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About Home Appraisals
As noted above, home appraisals are used to determine the value of a house under fair market conditions.
If you are buying a house through a mortgage, your lender will first request a copy of the property’s appraisal report, to confirm the seller’s prices are reasonable.
An appraisal is vital to both the buyer and the seller. It ensures the buyer will not overpay or get a bigger loan than the property’s worth. On the other hand, it will help the seller to sell their house at a fair market price.
If you are looking for mortgage refinancing, your mortgage lender may also require an appraisal to be conducted on your home. The appraisal will help the lender to determine your home’s equity amount.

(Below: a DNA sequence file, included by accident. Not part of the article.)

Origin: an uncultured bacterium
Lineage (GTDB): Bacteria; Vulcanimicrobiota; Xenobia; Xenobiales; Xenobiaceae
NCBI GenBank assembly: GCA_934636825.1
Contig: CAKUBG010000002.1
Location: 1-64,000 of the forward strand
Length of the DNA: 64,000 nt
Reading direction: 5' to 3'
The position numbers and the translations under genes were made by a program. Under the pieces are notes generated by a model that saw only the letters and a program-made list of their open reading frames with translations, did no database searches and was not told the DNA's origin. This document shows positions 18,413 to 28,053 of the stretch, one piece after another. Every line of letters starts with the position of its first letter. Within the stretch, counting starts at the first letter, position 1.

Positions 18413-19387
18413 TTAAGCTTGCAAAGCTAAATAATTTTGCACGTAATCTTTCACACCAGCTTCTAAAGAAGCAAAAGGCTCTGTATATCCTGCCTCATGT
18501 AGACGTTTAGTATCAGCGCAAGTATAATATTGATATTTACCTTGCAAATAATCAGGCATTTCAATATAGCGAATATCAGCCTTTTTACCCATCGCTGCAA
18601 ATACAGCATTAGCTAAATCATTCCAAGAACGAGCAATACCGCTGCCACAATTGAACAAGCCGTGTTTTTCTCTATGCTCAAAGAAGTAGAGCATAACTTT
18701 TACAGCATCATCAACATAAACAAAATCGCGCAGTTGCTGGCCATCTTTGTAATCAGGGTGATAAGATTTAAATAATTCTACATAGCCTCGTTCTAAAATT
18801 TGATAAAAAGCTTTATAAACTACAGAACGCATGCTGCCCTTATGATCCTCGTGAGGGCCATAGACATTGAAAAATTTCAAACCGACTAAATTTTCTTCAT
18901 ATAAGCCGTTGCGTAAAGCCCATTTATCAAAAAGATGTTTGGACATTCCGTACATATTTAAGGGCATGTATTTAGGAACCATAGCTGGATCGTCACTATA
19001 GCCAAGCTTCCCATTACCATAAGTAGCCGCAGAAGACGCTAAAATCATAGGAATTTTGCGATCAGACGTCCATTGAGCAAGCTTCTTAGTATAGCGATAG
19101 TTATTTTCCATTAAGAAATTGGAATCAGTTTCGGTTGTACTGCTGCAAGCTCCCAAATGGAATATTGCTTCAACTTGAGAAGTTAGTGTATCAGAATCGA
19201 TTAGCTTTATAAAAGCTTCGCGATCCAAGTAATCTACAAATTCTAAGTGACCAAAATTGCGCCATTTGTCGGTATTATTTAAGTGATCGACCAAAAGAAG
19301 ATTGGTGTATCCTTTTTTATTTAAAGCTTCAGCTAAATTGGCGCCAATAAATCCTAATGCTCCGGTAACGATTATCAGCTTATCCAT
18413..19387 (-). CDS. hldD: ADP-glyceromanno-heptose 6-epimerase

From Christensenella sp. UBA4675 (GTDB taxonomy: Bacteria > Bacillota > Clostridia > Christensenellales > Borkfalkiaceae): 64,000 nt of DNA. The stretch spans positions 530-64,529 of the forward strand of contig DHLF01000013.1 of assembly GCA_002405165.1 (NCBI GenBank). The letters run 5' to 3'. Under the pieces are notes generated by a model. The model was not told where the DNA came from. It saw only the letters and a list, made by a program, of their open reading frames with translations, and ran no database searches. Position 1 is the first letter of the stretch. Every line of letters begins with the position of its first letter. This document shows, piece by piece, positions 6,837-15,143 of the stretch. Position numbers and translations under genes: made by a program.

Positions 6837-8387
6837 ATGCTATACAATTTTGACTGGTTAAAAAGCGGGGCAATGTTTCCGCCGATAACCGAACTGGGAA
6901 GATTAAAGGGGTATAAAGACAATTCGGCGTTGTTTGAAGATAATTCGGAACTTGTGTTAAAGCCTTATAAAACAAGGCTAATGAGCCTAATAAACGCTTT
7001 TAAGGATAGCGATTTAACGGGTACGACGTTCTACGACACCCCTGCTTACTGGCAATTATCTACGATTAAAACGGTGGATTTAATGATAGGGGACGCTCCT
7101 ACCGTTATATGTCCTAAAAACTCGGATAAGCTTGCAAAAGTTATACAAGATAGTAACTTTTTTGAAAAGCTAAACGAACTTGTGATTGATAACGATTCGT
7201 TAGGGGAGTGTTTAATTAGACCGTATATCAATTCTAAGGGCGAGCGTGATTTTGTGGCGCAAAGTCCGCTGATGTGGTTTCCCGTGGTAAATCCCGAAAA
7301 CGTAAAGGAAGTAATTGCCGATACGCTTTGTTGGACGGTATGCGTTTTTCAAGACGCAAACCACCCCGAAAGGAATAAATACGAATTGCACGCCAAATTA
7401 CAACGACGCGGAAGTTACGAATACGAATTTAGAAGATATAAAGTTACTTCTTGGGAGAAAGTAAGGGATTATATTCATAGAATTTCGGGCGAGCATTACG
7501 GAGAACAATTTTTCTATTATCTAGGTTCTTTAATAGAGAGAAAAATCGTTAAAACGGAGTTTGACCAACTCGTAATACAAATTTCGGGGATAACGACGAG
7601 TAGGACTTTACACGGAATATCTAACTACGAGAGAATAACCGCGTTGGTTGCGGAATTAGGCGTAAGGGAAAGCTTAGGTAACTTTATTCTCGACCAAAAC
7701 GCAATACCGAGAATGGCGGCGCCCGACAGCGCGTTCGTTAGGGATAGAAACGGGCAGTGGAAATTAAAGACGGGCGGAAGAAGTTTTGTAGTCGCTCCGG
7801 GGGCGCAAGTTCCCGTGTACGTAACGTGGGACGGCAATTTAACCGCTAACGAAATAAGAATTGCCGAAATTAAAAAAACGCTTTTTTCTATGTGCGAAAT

Appraisal management companies are usually hired to conduct home appraisals. All assessments or appraisals must meet the Uniform Standards of Professional Appraisal Practice or USPAP, to ensure they are fair and unbiased.
Furthermore, the individual sent to undertake the appraisal shouldn’t be affiliated with either the buyer, the seller, the real estate agent, loan officer, lender or anyone with financial interests in the transaction.
Home Appraisal vs. Home Inspection
Some people tend to think that home appraisals and home inspections are the same thing. However, home appraisals and home inspections are not exactly the same thing.
A home appraisal is more of a formal evaluation, done by a certified and licensed home appraiser.